The Origin of Barry
The following article contains original biographical material.
A NUMBER* of readers have told me that they have forwarded, or, in some cases, backwarded my articles on to their family and friends. In response, they are getting queries like, ‘who is this guy?’ and ‘why does he keep sending us this garbage’ and ‘to whom do we make the check to?’
This article attempts to answer those very questions. Who am I and why do I write this stuff?
Who indeed is the mysterious Barry, idol of thousands of ETNI lurkers?
Why does he write this stuff if, indeed, no one is paying him.
To begin with, a lot of confusion centres around the name itself. So let me make it clear that I am --
Not Barry, Dave, who is a real humour writer and with whoms columns I have wallpapered the bathroom with.
Not Barry, Chamish*, whose ‘Who Killed ‘Tshok Rabin’ theory has made millions of copies and sold millions of enemies or vice versa. .
Neither nardle nor am I Barry Dafna of Kibbutz Prague or Bari Nirenberg, Bury My Heart at Wounded Knee or Bereetsa Kalla Tageea Lepo.
Here, for the first time, is my story:
Once day in 1963 a pudgy boy with glasses about to enter seventh grade of the Winnipeg Jewish day school, feeling fairly miserable about life in general, decided to try to up his popularity rating by recording all the jokes and amusing anecdotes that went on during the school day in a blue scribbler (Winnipegese for notebook.) Thus was born ‘School Junk,’ A magazine of parody and comment which spread from scribbler to scribbler until graduation at the end of Grade 11 (Wpgese for 11th grade.) I spent countless evenings – as well as a lot of daytime class periods, under the desk , recording, composing, cutting, pasting, and punning. My schoolmates circulated the finished products behind their books.
This gained me some favorable attention from peers and even staff. The crowning moment of this period in my life was orchestrating a full scale production of a parody of Fiddler on the Roof just after the school produced the real musical. Everybody was sure I was cut out for some kind of writing career.
* A number such as two
And then, shortly after, I began my final year of school, now in a public school, In the emotional trubulence of making new and intense friendships so different than those in the Jewish school, in the traumatic breaking off from these friends and lovers, coming to Israel,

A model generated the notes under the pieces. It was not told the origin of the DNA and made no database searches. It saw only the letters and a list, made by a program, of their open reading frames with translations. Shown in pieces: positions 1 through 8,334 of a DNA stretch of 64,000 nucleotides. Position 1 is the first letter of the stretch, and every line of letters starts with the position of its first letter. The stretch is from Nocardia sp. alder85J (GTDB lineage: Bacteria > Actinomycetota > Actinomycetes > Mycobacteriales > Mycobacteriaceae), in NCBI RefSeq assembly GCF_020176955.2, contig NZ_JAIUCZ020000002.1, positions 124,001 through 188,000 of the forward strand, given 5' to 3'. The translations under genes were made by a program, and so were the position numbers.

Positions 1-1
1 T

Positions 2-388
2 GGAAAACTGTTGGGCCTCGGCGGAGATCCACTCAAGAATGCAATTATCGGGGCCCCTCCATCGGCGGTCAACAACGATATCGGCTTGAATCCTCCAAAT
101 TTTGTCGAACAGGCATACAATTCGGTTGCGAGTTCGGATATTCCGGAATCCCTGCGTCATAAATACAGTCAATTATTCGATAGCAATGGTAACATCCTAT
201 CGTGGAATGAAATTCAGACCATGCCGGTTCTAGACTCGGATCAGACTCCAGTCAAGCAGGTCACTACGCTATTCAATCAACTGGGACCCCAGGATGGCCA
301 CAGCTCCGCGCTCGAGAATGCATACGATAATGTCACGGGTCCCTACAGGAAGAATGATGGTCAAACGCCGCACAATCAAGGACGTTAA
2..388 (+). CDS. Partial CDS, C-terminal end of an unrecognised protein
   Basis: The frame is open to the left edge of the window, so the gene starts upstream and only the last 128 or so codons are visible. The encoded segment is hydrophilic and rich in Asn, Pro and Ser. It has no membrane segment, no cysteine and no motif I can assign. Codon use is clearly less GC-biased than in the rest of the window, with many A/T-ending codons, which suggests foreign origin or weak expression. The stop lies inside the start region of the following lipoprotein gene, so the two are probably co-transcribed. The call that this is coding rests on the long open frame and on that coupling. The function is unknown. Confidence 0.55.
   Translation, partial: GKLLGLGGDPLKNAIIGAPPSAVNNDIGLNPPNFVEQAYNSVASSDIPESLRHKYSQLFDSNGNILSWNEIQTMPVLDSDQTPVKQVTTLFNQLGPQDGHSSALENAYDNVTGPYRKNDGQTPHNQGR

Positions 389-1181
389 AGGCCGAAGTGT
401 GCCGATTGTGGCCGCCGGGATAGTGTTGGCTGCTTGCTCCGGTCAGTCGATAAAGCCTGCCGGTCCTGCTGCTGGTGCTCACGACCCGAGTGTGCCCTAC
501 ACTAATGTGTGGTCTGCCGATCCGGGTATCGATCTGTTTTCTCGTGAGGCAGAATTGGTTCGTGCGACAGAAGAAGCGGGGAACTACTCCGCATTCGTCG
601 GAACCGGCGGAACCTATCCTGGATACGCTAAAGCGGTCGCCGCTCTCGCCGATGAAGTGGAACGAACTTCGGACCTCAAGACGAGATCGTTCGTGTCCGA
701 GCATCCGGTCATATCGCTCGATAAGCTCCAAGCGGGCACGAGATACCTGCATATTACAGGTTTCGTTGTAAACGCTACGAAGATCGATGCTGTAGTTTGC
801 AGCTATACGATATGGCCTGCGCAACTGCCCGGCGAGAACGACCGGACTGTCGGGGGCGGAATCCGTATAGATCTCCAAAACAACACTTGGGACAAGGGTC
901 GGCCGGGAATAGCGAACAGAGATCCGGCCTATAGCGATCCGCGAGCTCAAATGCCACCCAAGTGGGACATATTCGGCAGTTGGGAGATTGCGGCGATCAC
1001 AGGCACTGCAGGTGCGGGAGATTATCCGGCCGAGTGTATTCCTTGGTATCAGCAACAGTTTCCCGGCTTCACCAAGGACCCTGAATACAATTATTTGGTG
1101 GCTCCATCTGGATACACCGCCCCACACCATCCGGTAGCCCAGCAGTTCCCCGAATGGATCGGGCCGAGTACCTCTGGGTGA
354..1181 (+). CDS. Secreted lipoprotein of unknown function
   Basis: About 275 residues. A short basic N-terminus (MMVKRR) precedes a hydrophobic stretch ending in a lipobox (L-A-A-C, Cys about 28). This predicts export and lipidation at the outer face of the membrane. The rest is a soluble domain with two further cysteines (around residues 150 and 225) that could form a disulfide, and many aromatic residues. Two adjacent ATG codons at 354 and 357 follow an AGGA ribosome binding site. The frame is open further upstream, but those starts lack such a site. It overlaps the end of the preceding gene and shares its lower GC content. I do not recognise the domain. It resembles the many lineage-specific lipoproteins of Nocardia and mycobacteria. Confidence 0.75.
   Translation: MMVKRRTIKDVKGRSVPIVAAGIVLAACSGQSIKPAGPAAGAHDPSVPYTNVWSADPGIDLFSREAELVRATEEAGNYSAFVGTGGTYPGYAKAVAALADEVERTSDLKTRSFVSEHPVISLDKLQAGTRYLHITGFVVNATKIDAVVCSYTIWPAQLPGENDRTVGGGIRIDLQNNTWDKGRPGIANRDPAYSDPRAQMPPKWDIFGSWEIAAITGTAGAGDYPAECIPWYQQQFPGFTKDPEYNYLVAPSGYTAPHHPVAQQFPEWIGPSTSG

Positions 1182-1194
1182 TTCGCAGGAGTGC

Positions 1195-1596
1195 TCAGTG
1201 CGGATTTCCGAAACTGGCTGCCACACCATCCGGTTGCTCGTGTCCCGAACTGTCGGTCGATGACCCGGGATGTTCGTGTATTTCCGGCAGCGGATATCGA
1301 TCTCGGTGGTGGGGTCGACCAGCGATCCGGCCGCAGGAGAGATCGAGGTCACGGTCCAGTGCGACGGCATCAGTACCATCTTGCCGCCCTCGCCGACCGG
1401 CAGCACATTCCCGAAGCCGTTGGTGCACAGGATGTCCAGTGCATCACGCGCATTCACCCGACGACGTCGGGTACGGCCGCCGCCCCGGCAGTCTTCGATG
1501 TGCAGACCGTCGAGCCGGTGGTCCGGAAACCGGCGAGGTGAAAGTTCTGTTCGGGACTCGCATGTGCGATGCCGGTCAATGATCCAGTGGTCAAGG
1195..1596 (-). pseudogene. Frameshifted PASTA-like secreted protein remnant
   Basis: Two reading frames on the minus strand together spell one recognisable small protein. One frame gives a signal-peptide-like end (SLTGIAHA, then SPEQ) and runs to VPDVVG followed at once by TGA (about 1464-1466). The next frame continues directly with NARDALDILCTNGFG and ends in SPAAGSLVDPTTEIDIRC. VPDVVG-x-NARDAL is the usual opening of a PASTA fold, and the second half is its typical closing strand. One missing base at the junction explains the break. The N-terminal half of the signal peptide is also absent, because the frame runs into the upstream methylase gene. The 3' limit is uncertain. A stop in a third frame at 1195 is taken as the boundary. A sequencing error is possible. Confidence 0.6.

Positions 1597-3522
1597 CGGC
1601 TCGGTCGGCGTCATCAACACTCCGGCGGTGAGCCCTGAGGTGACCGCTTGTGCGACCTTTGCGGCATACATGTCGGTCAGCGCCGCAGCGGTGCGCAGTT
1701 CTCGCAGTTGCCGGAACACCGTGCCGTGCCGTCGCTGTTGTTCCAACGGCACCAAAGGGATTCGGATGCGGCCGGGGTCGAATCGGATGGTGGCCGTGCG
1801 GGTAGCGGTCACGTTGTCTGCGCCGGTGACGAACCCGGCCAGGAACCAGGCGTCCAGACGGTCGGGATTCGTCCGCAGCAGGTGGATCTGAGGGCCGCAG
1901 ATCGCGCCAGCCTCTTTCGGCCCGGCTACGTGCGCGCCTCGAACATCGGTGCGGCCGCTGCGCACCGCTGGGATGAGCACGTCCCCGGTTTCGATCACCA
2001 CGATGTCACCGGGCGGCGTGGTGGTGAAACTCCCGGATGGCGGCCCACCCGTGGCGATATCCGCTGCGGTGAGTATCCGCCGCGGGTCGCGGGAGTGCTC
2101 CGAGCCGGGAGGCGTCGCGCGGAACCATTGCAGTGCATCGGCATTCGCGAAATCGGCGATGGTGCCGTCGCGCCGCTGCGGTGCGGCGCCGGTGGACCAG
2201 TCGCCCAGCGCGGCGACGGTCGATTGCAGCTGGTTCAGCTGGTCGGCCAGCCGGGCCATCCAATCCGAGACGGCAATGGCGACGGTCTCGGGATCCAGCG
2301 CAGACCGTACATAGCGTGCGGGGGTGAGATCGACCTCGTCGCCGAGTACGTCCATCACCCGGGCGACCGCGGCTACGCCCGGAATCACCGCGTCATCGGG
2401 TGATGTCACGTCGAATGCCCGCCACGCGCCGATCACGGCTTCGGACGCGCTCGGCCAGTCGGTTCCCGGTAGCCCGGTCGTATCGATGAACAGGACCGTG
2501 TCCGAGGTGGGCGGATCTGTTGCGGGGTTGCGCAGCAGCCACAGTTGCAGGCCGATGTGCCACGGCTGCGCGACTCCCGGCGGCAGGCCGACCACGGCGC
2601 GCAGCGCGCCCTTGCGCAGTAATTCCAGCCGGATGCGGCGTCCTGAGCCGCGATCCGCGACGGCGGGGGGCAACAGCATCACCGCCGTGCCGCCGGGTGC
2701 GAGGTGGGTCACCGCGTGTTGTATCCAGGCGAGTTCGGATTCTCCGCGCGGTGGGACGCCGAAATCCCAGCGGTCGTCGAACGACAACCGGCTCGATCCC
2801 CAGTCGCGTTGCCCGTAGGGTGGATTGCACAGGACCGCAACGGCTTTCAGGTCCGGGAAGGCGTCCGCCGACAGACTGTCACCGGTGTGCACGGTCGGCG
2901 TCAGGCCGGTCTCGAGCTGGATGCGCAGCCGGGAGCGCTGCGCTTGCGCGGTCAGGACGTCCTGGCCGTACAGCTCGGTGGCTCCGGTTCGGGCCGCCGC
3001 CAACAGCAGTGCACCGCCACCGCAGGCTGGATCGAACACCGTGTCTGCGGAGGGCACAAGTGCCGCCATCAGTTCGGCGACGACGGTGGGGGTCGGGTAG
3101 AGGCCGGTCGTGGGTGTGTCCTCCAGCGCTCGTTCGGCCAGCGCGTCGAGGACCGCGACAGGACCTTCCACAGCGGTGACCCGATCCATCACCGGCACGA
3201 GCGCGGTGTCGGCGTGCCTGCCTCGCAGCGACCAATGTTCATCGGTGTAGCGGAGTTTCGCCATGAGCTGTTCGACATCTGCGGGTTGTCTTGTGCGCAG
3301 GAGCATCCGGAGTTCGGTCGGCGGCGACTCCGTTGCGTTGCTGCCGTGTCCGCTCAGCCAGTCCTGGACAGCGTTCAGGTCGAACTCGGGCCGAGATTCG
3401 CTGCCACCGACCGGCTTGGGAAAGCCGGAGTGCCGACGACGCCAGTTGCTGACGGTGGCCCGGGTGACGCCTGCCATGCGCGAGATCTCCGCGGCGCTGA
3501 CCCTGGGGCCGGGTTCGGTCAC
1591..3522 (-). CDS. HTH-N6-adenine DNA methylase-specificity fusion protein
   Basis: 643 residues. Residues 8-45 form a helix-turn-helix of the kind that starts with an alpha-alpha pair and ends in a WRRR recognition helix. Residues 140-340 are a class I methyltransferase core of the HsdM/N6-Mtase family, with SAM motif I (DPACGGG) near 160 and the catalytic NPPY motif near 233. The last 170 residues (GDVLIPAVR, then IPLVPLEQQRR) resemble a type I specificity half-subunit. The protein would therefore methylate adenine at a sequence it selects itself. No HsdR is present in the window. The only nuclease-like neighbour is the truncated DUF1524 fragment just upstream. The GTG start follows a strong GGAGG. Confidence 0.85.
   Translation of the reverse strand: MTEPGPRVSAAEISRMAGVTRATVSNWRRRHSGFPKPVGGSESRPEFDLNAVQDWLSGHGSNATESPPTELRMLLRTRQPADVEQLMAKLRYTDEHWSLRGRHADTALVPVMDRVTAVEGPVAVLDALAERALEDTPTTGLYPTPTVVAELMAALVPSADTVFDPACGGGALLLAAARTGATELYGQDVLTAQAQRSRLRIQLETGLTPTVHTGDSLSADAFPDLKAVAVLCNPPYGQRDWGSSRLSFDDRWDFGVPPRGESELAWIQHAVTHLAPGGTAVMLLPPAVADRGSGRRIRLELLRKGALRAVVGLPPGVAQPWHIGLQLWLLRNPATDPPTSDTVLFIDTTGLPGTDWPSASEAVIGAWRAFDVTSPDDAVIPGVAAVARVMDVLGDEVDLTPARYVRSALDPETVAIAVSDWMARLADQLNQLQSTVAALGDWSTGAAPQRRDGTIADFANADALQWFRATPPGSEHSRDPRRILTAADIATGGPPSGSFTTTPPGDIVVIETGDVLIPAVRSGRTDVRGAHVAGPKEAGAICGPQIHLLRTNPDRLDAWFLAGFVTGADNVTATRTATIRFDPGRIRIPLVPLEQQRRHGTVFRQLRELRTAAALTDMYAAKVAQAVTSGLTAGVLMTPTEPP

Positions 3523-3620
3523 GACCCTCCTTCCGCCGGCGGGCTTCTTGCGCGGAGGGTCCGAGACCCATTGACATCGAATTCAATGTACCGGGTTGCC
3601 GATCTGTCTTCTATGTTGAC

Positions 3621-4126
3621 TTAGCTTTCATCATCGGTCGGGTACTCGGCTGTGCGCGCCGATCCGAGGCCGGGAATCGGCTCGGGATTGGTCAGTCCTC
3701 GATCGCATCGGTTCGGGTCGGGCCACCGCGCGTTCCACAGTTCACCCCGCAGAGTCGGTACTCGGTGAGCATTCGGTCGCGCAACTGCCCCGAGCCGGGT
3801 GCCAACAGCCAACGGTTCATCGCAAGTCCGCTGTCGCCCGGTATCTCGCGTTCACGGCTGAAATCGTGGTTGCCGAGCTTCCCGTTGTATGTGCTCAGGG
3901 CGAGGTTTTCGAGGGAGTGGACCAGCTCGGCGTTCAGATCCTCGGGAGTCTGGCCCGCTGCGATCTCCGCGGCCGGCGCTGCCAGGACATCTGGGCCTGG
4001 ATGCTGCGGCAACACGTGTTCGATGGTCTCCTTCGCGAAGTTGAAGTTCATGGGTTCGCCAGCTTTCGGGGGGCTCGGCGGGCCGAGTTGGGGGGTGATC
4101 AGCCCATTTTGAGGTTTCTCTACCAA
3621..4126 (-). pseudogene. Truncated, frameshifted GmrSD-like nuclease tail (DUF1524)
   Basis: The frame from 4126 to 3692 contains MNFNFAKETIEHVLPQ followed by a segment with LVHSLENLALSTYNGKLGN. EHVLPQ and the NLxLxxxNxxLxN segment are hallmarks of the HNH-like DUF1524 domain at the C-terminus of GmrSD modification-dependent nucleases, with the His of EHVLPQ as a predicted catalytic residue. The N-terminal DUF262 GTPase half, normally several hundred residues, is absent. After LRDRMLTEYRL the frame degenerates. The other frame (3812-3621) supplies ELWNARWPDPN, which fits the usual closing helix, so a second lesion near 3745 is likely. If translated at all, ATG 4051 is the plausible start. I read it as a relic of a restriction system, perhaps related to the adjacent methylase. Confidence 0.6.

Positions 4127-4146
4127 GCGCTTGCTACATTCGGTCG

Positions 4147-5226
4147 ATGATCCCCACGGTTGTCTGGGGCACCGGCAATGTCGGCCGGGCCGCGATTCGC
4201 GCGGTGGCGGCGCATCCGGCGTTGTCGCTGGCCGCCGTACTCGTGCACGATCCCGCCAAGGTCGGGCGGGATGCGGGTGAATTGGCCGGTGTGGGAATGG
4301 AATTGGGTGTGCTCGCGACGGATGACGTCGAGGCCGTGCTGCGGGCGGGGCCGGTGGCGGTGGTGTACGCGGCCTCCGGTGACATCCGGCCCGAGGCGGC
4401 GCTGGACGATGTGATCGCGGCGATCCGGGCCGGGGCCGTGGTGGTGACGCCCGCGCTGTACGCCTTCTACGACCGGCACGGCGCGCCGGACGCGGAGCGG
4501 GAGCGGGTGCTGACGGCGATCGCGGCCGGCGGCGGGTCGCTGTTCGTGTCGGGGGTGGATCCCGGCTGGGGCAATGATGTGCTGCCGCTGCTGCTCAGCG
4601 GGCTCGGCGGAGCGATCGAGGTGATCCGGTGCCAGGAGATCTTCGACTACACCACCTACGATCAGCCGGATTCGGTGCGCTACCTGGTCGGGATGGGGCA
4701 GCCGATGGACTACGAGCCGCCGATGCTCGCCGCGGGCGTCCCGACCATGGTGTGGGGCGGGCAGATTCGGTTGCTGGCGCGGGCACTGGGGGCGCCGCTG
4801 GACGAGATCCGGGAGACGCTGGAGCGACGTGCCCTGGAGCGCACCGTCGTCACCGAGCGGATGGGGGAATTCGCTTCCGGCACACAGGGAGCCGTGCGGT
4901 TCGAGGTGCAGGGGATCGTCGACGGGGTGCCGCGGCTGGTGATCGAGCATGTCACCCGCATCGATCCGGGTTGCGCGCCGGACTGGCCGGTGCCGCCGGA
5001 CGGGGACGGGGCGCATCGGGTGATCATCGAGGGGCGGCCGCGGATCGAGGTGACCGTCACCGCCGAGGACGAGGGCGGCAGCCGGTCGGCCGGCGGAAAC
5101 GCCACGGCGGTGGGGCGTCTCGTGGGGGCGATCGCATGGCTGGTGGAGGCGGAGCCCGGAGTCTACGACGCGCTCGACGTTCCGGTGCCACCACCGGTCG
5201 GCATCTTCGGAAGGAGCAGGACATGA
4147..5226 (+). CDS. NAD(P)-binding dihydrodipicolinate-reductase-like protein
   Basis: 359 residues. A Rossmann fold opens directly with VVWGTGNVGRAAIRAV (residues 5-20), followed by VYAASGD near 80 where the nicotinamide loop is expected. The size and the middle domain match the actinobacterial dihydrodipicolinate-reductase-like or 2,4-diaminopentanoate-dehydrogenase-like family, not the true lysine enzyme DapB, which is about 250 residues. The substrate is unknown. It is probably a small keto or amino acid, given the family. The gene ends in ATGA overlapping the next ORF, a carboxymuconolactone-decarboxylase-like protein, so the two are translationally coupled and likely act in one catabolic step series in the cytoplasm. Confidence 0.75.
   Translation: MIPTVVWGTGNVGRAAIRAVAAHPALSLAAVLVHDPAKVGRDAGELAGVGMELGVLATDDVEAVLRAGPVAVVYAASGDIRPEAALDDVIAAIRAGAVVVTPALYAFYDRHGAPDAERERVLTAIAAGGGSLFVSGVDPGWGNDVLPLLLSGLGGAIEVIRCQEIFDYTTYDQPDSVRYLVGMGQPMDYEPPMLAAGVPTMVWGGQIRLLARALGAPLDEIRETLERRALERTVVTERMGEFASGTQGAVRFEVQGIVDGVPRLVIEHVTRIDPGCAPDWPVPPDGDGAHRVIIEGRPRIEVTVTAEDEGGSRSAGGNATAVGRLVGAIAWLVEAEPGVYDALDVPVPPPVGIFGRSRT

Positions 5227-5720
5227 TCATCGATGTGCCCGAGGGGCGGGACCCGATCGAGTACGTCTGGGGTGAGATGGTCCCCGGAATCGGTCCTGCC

doing the Oleh Haddash number, student life, army life, family life – the muse took a snuze. I would pen the occasional poem or sketch for a birthday, a demonstration, a letter to the editor; Once even tried to help Danny Sanderson adapt his Poogy tunes for audiences abroad. But to no avail. ( Free pun: I paid a shiva call one day late, but to no אבל = avail ).
Years pass. It is now November, 1999. I am an teacher of English in Kiriat Shmona, Israel. Perusing the ETNI site one morning, , I come across a letter from a colleague, seething with venom against certain sectors of society. My wife –not an English teacher at all but faster on the draw,--grabs the keyboard and sends off a a wickedly nasty and funny reply. To our surprise, she is deluged with enthusiastic responses from all over the country. Somehow, this sets me off. I pound out a funny, pun filled article about a teacher adapting to hi-tech. Up it goes on the English teachers site, and soon I too am pulling in fan letters. A sarcastic piece on Oslo gets some angry replies, but it is also used as a text in some schools in lessons about democracy and political satire! My third article gets published in “The Jewish Angle” an E-zine of Jewish humor with aspirations to sophistication of sorts.
For a year, I neglected ignored my family clamouring for food, my pupils begging to get their homework checked, and penned about 30 articles of nonsense and satire, sketches on the EFL business, and how it felt waiting for that next Katyusha to fall. Whatever time I had left was spent pushing them all over the virtual world in the hope of getting published. But I hardly ever did. I’m much too Hebrew for the North American audience. I’m much to English for the Israeli audience. To religious for the Heelonim, to wild and vulgar for the Dottyim. And while I can crack up a class of Ethiopian immigrants with my pidgin Amharic , my chances of writing a weekly satire column for the Addis ‘Appointment’ are Haile Unlikely. Still, every so often, an idea comes for an piece that I feel is a work of genius. And when it is finished, I must satisfy the urge to have people read it!
... ... ...
Going through my late father’s shelves during the Shiva, I came across a pile of my old ‘School Junk’ magazines; I hadn’t read them since twelfth grade – 1969. I've always had difficulty getting along with my past selves, and I found sentiments of the past embarrassing. Returning to my old poems and schtick was like having slices of lost brain grafted back in. Some of the stuff is actually funny. And some of it sounds like my most disgusting fourteen year old whiny students. That was once me? But the point is, that the readers of the past, kids who once read my scribbled scribblers, well, I can see thru the Google that one is a renowned psychotherapist, one a newly elected CEO of a high tech company, and the others are all successful lawyers, doctors, businesspersons etc..
As for me -- thirty five years later, I’m still writing ‘School Junk.’
Silverberg, Kiriat Shmona, Feb, 2002, and once again, Sept 2005